Edison and Innovation Series
This series of essays draws on Edison’s personal and business letters, lab notebooks, drawings, advertising material, and modern and historic photos to reveal Edison the innovator. These interpretive materials are aimed at engaging young and lifetime learners by drawing on the primary documents in our online and book editions. Each essay tells a complete story with links and images to enhance your reading and learning experience.
The Education of an Inventor
Explore Edison’s boyhood in Milan and Port Huron, his years as an itinerant telegrapher in the 1860s and his first experiences as an inventor in Boston, New York and Newark, where he introduced improved stock tickers, new telegraph systems and the electric pen, his first invention sold directly to consumers.
The Invention Factory
Edison’s experience as a reliable telegraph inventor and the support of telegraph industry leaders gave him the resources to open his first R&D lab at Menlo Park, New Jersey, where he vowed to turn out a minor invention every six weeks and a major invention every six months.
The Tinfoil Phonograph
Edison’s 1877 invention of the tinfoil phonograph, the first machine that could record and reproduce sound, astonished the world and made him an international celebrity.
A Big Bonanza: Edison’s Electric Lighting System
Edison did more than invent a practical incandescent electric lamp at Menlo Park; he introduced an entire system of electric lighting. From his first central stations in London and New York’s Pearl Street to his display at the 1889 Paris Exposition, Edison’s companies pioneered the electric utility industry.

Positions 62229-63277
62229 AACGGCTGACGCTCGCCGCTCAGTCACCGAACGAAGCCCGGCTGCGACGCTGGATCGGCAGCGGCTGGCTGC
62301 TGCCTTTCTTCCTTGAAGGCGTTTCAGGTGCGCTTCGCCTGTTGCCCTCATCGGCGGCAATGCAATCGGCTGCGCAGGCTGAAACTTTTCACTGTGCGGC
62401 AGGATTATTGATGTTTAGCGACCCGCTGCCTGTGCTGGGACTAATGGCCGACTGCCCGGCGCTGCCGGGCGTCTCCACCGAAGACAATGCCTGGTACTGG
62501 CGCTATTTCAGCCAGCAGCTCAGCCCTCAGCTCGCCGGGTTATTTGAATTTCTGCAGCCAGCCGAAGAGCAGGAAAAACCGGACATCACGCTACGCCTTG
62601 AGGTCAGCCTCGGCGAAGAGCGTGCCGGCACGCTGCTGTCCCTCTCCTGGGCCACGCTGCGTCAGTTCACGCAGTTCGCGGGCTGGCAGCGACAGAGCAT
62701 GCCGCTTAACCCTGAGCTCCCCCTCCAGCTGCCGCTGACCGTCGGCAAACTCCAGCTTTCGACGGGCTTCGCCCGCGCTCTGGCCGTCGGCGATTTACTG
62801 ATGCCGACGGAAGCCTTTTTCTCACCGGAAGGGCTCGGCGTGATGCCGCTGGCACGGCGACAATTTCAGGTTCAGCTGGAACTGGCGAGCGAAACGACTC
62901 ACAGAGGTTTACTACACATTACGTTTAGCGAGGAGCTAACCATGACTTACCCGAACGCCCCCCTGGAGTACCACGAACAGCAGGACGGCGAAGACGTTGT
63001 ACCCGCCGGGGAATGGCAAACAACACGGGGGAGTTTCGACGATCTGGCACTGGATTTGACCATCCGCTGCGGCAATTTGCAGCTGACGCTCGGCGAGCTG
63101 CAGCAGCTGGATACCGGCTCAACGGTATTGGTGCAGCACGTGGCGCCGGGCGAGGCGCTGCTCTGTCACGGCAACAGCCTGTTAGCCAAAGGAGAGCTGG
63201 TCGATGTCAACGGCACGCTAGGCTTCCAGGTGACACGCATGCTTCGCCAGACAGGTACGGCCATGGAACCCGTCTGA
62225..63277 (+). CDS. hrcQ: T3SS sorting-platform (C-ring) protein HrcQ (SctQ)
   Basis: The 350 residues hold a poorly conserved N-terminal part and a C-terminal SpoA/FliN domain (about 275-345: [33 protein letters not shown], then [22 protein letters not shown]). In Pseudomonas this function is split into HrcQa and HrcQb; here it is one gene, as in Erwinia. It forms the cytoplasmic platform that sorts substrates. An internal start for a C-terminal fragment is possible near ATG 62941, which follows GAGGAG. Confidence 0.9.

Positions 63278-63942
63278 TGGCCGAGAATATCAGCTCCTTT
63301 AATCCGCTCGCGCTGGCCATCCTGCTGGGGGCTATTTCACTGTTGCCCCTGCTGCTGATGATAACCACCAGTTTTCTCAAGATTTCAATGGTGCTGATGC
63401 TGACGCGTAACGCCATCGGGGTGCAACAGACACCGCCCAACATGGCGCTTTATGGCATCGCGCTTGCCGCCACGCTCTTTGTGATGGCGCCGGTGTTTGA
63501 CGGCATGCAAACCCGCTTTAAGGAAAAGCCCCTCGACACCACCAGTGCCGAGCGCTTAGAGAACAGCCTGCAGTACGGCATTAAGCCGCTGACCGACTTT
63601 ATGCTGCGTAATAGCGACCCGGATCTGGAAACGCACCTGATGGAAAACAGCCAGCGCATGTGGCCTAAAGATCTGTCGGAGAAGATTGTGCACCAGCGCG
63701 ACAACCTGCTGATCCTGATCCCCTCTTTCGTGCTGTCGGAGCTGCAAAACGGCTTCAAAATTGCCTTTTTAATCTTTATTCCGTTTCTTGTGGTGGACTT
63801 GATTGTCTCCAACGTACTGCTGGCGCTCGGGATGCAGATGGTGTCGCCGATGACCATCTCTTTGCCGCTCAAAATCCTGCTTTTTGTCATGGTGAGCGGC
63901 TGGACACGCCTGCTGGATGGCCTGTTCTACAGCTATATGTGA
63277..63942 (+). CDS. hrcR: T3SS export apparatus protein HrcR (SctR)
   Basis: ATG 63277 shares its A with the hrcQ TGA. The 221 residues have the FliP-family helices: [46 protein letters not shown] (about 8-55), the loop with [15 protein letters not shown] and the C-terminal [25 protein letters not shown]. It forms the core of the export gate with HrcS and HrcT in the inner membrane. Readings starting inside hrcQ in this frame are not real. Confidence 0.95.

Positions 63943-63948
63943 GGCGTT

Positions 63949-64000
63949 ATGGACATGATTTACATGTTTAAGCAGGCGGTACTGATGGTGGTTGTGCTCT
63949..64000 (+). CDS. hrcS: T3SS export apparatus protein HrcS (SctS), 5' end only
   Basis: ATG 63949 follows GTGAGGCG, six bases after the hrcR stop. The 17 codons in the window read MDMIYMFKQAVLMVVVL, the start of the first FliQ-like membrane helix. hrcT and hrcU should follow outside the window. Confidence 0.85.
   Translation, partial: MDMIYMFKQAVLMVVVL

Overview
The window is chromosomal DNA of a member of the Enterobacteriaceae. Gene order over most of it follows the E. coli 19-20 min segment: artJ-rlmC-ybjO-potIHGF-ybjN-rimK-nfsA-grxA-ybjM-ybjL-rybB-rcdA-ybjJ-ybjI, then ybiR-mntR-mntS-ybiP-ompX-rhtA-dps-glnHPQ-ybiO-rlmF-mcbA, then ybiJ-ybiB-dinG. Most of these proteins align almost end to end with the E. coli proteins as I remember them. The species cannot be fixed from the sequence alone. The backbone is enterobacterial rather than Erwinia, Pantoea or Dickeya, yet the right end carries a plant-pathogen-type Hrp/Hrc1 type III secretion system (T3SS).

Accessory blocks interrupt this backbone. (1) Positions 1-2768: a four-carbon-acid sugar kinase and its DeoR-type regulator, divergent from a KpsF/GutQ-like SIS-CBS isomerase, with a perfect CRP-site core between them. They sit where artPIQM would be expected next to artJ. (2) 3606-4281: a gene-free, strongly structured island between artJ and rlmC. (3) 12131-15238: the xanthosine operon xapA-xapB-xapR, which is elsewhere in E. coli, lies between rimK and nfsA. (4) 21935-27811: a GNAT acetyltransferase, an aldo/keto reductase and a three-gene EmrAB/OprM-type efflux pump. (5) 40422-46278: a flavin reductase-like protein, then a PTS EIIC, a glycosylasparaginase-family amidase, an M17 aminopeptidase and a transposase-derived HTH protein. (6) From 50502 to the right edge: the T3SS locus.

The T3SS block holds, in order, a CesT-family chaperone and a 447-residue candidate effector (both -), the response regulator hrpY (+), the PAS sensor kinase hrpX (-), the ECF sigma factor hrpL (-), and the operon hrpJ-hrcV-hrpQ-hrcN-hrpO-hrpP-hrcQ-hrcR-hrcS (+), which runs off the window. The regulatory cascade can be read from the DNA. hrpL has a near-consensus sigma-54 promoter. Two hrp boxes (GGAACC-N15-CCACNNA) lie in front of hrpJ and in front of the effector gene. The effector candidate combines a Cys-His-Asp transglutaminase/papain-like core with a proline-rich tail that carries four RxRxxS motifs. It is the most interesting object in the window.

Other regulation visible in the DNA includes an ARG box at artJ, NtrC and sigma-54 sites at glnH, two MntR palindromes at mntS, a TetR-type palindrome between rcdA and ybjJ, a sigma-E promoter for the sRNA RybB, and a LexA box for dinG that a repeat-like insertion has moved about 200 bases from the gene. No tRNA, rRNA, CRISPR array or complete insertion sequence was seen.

Edison in World War I
Edison kept busy during World War I. He became a vocal proponent of military preparedness, faced the challenges of rebuilding his West Orange factory after a disastrous fire, chaired the Naval Consulting Board and conducted research aimed at helping the U.S. Navy respond to submarine warfare.
From Menlo Park to West Orange
The 1880s were years of transition for Edison - the death of his first wife Mary, the purchase of his Fort Myers, Florida, winter home, his marriage to Mina Miller and his move to West Orange. Explore these events, Edison’s relationship with his family and the construction of the West Orange laboratory.
Battle of the Systems
The competition between Edison's direct-current (DC) central station system and new alternating current (AC) systems, especially the Westinghouse system using Nikola Tesla's important improvements, becomes intertwined with the debate over humane executions and the development of the electric chair.
A Phonograph in Every Home
Turning the tinfoil phonograph from a curiosity into a commercial product became a major project at West Orange. From the late 1880s to the 1920s Edison’s lab designed talking machines for office workers and produced phonographs and records that provided millions of consumers with pre-recorded music.
Edison’s 1888 idea of inventing an instrument “which does for the eye what the phonograph does for the ear which is the recording and reproduction of things in motion” led to the creation of the movie industry. At West Orange, Edison and his team invented a motion picture camera, built studios to produce motion pictures and created companies to manufacture projectors and films.
Employing remarkable team work and persistence Edison spent much of the 1890s designing machinery to mine and process iron ore at his Ogdensburg, New Jersey, ore milling plant, a project that ultimately failed.